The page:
A Sunday strip is a newspaper comic strip format, where comic strips are printed in the Sunday newspaper, usually in a special section called the Sunday comics, and virtually always in color. Some readers called these sections the Sunday funnies. Some newspapers, such as Grit, published Sunday strips in black-and-white, and some (mostly in Canada) print their Sunday strips on Saturday.
Subject matter and genres have ranged from adventure, detective and humor strips to dramatic strips with soap opera situations, such as Mary Worth. A continuity strip employs a narrative in an ongoing storyline. Other strips offer a gag complete in a single episode, such as Little Iodine and Mutt and Jeff.
The Sunday strip is contrasted with the daily comic strip, published Monday through Saturday, usually in black and white. Many comic strips appear both daily and Sunday, in some cases, as with Little Orphan Annie, telling the same story daily and Sunday, in other cases, as with The Phantom, telling one story in the daily and a different story in the Sunday. Some strips, such as Prince Valiant appear only on Sunday. Others, such as Rip Kirby, are daily only and have never appeared on Sunday.
In some cases, such as Buz Sawyer, the Sunday strip is a spin-off, focusing on different characters than the daily.
Early Sunday strips usually filled a full newspaper page, but over decades they shrank in size, becoming smaller and smaller. Currently, no Sunday strips stand alone on a page, and some newspapers crowd as many as eight Sunday strips on a single page. The last full-page Sunday strip was Prince Valiant, which was published as a full page in some newspapers until 1970. Shortly after the full-page Prince Valiant was discontinued, Hal Foster retired from drawing the strip, though he continued to write it for several more years. Manuscript Press published a print of his last Prince Valiant strip in full-page format; this was the last full-page comic strip, though it did not appear in that format in newspapers.
Other formats for Sunday strips include the half-page, the third of a page, the quarter page, the tabloid page or tab, and the half tab, short for half of a tabloid page. Today, with the ever-shrinking size of Sunday strips, many other smaller formats abound.
Usually, only the largest format is complete, with the other formats dropping or cropping one or more panels. Such "throwaway" panels often contain material that is not vital to the main part of the strip. Most cartoonists fill the first two panels of their strips with a "throwaway gag," knowing that the public may not see them, and making them integral to the plot would likely be wasteful. Exceptions to this rule include Steve Canyon and, until its last few years, On Stage, which are complete only in the third format. Half-page Sunday strips have at least two different styles. The King Features, the Creators' and the Chicago Tribune syndicates use nine panels (with only one used for the title), while United Features and Universal Press' half-page Sunday strips (most of them use a third-page format instead) use two panels for the title (except for Jim Davis' U.S. Acres -which used the nine-panel format- during the 1980s, when most UFS strips -particularly Davis' more successful Garfield- would have a throwaway gag).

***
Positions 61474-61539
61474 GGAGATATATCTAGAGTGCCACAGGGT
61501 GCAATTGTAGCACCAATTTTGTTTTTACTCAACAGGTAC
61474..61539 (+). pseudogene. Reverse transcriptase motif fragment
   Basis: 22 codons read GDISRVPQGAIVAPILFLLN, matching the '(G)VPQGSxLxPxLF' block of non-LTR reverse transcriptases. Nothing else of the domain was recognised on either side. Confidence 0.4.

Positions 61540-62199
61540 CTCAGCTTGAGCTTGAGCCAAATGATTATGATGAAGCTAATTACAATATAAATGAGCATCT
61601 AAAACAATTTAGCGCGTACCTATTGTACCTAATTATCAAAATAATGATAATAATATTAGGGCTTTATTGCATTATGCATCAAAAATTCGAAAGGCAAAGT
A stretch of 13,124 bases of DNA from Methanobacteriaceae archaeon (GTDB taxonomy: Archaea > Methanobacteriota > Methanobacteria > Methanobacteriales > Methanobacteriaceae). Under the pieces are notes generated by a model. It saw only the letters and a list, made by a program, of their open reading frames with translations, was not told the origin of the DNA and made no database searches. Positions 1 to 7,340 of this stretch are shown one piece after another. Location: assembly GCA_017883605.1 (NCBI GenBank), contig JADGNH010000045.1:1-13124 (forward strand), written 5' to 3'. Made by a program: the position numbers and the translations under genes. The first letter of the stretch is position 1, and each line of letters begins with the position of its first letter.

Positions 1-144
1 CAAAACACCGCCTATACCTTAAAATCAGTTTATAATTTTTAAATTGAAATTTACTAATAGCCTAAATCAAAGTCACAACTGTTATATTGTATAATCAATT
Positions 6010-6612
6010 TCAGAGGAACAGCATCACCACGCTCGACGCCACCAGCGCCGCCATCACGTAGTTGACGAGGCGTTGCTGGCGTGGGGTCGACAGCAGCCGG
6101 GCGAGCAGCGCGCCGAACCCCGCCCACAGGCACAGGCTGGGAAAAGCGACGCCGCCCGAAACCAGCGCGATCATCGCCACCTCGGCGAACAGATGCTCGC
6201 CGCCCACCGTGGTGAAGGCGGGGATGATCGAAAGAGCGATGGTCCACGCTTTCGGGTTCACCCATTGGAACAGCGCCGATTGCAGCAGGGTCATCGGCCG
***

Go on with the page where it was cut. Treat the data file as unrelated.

Currently, the largest and most complete format for most Sunday strips, such as Peanuts, is the half page. A few strips have been popular enough for the artist to insist on the Sunday strip being run in a half-page format, though not necessarily in a half-page size. Calvin and Hobbes was the first strip to do this, followed by Outland and later Opus. The Reading Eagle is one of the few newspapers that still run half-page Sunday strips.
In some cases today, the daily strip and Sunday strip dimensions are almost the same. For instance, a daily strip in The Arizona Republic measures 43⁄4" wide by 11⁄2" deep, while the three-tiered Hägar the Horrible Sunday strip in the same paper is 5" wide by 33⁄8" deep.
Famous full-page Sunday strips include Alley Oop, Barney Google and Snuffy Smith, Blondie, Bringing Up Father, Buck Rogers, Captain Easy, Flash Gordon, and Thimble Theater. Such classics have found a new home in book collections of recent years. On the other hand, numerous strips such as Bob Gustafson's Specs and Virgil Partch's The Captain's Gig are almost completely forgotten today, other than a brief display in the Stripper's Guide site run by comics historian Allan Holtz.
Many of the leading cartoonists also drew an accompanying topper strip to run above or below their main strip, a practice which began to fade away during the late 1930s. Holtz notes, "You'll hear historians say that the topper strip was a victim of World War II paper shortages. Don't believe a word of it—it's the ads that killed full-page strips, and that killed the topper. World War II only exacerbated an already bad situation."
During the 1950s, there were a few short-lived attempts to revive the full-page Sunday strip. Examples such as Lance by Warren Tufts and Frank Giacoia's Johnny Reb and Billy Yank proved artistic, though not commercial, successes.
- Robinson, Jerry, The Comics: An Illustrated History of Comic Strip Art (1974) G.P. Putnam's Sons
- Horn, Maurice, The World Encyclopedia of Comics (1976) Chelsea House, (1982) Avon
- Blackbeard, Bill, ed. The Smithsonian Collection of Newspaper Comics (1977) Smithsonian Inst. Press/Harry Abrams